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A320, vicinity Addis Ababa Ethiopia, 2003

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Article Information
Category: Controlled Flight Into Terrain Controlled Flight Into Terrain
Content source: Skybrary skybrary
Content control: Eurocontrol Eurocontrol


On 31 March 2003, an AIRBUS A-320, operated by BMed, narrowly missed colliding with the ground during a non-precision approach to Addis Abeba, Ethiopia.


The following is an extract taken from the UK AAIB report into the incident:

"[The] A320..on a flight from Alexandria...to Addis Abeba, Eithiopia, carried out two approaches using Addis Abeba [VOR] and associated...DME. On the second approach the aircraft crossed over a ridge of high ground in...IMC and came within 56 feet of terrain at a location 5 nm to the northeast of the airport. As the aircraft croosed the ridge the crew, alerted a few seconds earlier by a radio altimeter (RA) height callout, carried out a go-around: at the same time the...EGPWS generated a "TOO LOW TERRAIN" aural alert.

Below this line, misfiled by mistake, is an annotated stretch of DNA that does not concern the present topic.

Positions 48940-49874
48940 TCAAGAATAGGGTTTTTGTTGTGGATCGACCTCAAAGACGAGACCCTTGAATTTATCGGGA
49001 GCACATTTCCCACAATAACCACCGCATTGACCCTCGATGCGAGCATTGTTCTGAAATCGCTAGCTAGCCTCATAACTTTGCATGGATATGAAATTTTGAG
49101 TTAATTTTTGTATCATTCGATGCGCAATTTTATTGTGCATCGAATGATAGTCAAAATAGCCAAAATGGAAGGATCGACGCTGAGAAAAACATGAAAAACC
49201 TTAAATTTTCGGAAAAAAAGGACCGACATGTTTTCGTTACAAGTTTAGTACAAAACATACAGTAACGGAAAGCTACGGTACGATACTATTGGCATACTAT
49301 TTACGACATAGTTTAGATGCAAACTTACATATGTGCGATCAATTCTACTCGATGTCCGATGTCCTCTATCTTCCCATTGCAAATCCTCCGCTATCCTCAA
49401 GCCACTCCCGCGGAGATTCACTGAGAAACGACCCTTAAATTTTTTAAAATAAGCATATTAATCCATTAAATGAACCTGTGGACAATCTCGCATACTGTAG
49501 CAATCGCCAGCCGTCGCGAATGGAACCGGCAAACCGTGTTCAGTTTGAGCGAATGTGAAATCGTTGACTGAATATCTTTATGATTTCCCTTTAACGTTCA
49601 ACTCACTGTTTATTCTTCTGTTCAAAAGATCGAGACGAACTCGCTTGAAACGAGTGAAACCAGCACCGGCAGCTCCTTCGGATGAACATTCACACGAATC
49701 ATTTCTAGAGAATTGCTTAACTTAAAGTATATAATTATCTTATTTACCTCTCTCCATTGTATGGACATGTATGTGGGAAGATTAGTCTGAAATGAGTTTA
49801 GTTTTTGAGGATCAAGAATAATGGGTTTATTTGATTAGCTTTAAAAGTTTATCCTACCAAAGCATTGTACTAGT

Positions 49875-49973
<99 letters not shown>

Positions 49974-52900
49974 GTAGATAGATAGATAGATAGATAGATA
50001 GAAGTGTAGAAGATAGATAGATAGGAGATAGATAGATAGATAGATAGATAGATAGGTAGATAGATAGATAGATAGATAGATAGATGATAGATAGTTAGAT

The investigation determined that the antenna of the ADS VOR had suffered water ingress and was not functioning correctly. The correct maintenance procedures for the ADS VOR/DME and its associated monitoring equipment were not followed.

The aircraft received erroneous information from the ADS VOR which was fed to the flight deck VOR display, the FMS, the navigation displays and the EGPWS computer with its associated Terrain Awareness Display (TAD). A single common position source error thus adversely affected all these apparently independant navigation/situational awareness systems. The existing certification standards for the aircraft navigation systems were met but were not sufficient to protect against this problem."

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